- It’s made of what’s called laminated dough, which is lots of thin layers of dough with a layer of butter on both sides.
- It’s leavened by the butter melting and the steam lifting the layers apart
- It’s light, airy, and flaky.
If we’re using the term crescent dough in the strictly technical way there are fundamental differences. Which are:
- Crescent rolls are leavened with yeast.
- They’re rolled with only one layer of dough instead of many.
- And although they are soft and delicious on the inside, they’re not flaky and airy like a puff pastry.
If puff pastry is being compared to a croissant the difference is much more subtle. That’s yes it is basically the same thing. A croissant is a laminated dough with all the same characteristics, but the thing that a croissant has that a puff pastry does not is yeast and sugar. What that does is make the dough soft and flaky but not too crisp.
Even Though, these crescent rolls aren’t a puff pastry they are delicious a perfect addition to any meal.
- 1 1/2 cups of milk
- 3/4 cup + 1 Tablespoon Sugar
- 1 egg
- 1 Tablespoon salt
- 2 Tablespoons yeast
- 2 cups of warm water
- 9-10 cups of all purpose flour
- 1 cup of butter
- 1 egg white
- 1 tbs water
- Heat 1 1/2 cups of milk, 3/4 cup sugar and 1/2 cup of butter, in a microwave safe bowl, for about 2 minutes. You want the milk hot!
- Stir in 1-2 cups flour, 1 egg, 1 Tbs salt. Then just let it cool a couple of minutes.
- Dissolve 2 Tbs yeast in 2 cups warm water, add in 1 Tbs of sugar.
- Add yeast mixture to cooled down milk mixture, making sure it is not too hot, or it will kill the yeast. If your yeast does not foam, start over!
- Using a wooden spoon, gradually stir in 7-8 cups of flour, adding 2 cups at time and stirring in between.
- Mix by hand. With the final cups of flour the dough will be dense and sticky, and may be hard to stir, use your hands to incorporate the rest of the flour if needed.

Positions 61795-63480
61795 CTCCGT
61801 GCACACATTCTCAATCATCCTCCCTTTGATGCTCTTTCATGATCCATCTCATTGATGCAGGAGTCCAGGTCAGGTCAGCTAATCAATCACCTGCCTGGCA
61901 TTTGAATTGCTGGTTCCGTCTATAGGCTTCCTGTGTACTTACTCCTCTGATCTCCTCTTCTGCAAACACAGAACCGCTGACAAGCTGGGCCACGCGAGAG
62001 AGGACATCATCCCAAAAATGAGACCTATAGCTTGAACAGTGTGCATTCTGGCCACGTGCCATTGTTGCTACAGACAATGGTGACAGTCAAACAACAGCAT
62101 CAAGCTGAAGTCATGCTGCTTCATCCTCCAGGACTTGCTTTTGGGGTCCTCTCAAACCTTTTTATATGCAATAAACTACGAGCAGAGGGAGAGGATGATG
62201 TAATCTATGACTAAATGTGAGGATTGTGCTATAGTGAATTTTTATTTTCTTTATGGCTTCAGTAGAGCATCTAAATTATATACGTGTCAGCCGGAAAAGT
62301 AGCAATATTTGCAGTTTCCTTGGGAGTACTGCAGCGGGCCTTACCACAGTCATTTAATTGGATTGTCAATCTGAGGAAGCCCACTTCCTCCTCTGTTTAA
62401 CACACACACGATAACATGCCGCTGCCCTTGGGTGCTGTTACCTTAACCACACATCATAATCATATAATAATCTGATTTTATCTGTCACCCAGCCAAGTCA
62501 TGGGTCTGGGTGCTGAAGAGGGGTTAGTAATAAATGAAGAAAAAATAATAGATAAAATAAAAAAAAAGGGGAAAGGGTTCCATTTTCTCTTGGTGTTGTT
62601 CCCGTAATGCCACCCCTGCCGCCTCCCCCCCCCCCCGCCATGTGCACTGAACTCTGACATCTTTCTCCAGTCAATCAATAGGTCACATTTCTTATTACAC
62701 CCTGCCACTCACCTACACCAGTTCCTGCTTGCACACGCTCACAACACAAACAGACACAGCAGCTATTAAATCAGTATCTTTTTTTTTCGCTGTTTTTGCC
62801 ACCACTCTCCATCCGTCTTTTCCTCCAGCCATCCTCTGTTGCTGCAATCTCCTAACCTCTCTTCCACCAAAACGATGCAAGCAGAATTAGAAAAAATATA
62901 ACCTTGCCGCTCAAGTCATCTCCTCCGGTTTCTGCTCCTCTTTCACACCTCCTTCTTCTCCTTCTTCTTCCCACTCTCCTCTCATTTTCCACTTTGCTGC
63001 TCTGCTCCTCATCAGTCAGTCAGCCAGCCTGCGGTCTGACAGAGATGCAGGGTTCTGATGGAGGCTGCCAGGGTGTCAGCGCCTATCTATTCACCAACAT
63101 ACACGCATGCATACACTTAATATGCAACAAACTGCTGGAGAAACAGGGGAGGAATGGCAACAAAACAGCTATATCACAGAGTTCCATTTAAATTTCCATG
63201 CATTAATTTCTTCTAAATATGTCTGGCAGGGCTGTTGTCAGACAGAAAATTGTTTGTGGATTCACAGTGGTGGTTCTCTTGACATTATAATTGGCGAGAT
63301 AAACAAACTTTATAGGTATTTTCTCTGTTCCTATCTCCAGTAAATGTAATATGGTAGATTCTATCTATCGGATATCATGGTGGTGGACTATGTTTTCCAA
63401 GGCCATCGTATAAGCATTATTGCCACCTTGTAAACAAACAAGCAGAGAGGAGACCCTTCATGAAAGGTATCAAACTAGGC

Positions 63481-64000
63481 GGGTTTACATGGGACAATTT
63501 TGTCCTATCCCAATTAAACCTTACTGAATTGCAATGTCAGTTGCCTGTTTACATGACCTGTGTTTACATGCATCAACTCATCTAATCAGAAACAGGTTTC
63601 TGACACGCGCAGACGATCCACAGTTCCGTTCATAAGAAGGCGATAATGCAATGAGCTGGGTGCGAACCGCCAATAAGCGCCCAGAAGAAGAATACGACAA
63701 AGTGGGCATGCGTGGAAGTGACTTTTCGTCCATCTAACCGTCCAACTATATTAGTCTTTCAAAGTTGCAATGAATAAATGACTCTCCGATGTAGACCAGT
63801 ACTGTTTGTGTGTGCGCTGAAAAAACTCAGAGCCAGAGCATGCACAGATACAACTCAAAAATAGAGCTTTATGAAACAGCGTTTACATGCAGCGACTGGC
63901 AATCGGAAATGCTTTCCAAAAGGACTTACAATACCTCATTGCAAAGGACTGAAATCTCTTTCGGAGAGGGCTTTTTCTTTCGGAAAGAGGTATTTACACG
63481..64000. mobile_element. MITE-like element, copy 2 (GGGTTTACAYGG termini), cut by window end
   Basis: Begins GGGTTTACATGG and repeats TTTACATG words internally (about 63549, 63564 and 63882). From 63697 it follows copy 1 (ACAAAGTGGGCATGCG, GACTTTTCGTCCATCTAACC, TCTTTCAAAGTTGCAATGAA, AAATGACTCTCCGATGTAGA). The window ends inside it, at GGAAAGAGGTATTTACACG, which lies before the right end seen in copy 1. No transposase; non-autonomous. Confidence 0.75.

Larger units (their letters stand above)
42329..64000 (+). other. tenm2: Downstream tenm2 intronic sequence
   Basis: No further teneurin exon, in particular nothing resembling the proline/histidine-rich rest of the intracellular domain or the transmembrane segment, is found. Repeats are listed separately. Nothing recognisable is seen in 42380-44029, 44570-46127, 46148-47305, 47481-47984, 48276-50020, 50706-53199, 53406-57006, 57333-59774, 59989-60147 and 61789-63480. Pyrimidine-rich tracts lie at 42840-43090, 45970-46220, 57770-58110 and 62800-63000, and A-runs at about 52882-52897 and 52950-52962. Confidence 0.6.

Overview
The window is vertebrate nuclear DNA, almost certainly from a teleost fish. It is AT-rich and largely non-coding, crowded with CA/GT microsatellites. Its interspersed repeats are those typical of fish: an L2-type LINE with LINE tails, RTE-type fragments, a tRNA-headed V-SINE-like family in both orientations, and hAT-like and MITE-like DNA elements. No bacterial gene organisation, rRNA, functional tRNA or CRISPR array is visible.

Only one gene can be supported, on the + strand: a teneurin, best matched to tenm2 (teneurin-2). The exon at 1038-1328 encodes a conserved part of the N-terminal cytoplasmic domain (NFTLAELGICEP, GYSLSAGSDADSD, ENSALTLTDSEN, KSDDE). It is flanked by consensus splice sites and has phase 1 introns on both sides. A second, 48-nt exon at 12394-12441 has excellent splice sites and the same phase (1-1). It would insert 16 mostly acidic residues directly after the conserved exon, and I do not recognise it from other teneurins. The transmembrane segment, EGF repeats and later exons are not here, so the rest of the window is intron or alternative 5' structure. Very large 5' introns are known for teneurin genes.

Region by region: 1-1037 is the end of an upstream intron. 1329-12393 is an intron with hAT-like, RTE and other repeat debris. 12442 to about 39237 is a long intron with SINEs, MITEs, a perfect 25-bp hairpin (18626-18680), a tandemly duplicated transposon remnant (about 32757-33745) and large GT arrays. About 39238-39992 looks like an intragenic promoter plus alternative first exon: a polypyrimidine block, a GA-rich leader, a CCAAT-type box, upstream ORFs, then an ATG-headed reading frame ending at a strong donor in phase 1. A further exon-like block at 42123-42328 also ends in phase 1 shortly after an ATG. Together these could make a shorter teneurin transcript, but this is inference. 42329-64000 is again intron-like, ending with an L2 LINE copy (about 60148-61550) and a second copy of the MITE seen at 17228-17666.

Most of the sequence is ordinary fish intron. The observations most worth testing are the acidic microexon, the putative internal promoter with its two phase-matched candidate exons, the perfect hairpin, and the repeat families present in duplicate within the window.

- Cover the bowl with plastic wrap. Let it rise until doubled in size
- When about done rising, butter 2 cookie sheets and set aside.
- Flour a work surface, and divide dough into 4 evenly sized balls.
- Using one ball of dough at a time, roll out into a circle form that is not too thick, you want it to be about half a centimeter
- Use 2 TBS of butter, and spread it over to the top of the dough.(You can use a butter spread if desired)
- Use a pizza cutter to slice dough into 12 triangles. (Cut into quarters, then each quarter into 3 evenly sized pieces).
- Roll the dough starting with the wide end of the triangle
- Place on buttered or greased baking sheet.
- Make 3 rows of 8 rolls.
- Pre-heat oven to 350 degrees.
- Mix water and egg to make egg wash.
- Place the pans of rolls in a warm place to let rise.
- Once they are touching and full in size, brush with egg wash mixture, and cook until golden brown. About 15 – 20 minutes (watch carefully, time depends on oven).
- When fresh from oven, run a stick of butter over the top.
Our recipe card software calculates these nutrition facts based on averages for the above ingredients, different brands, and quality of produce/meats may have different nutritional information, always calculate your own based on the specific products you use in order to achieve accurate macros for this recipe.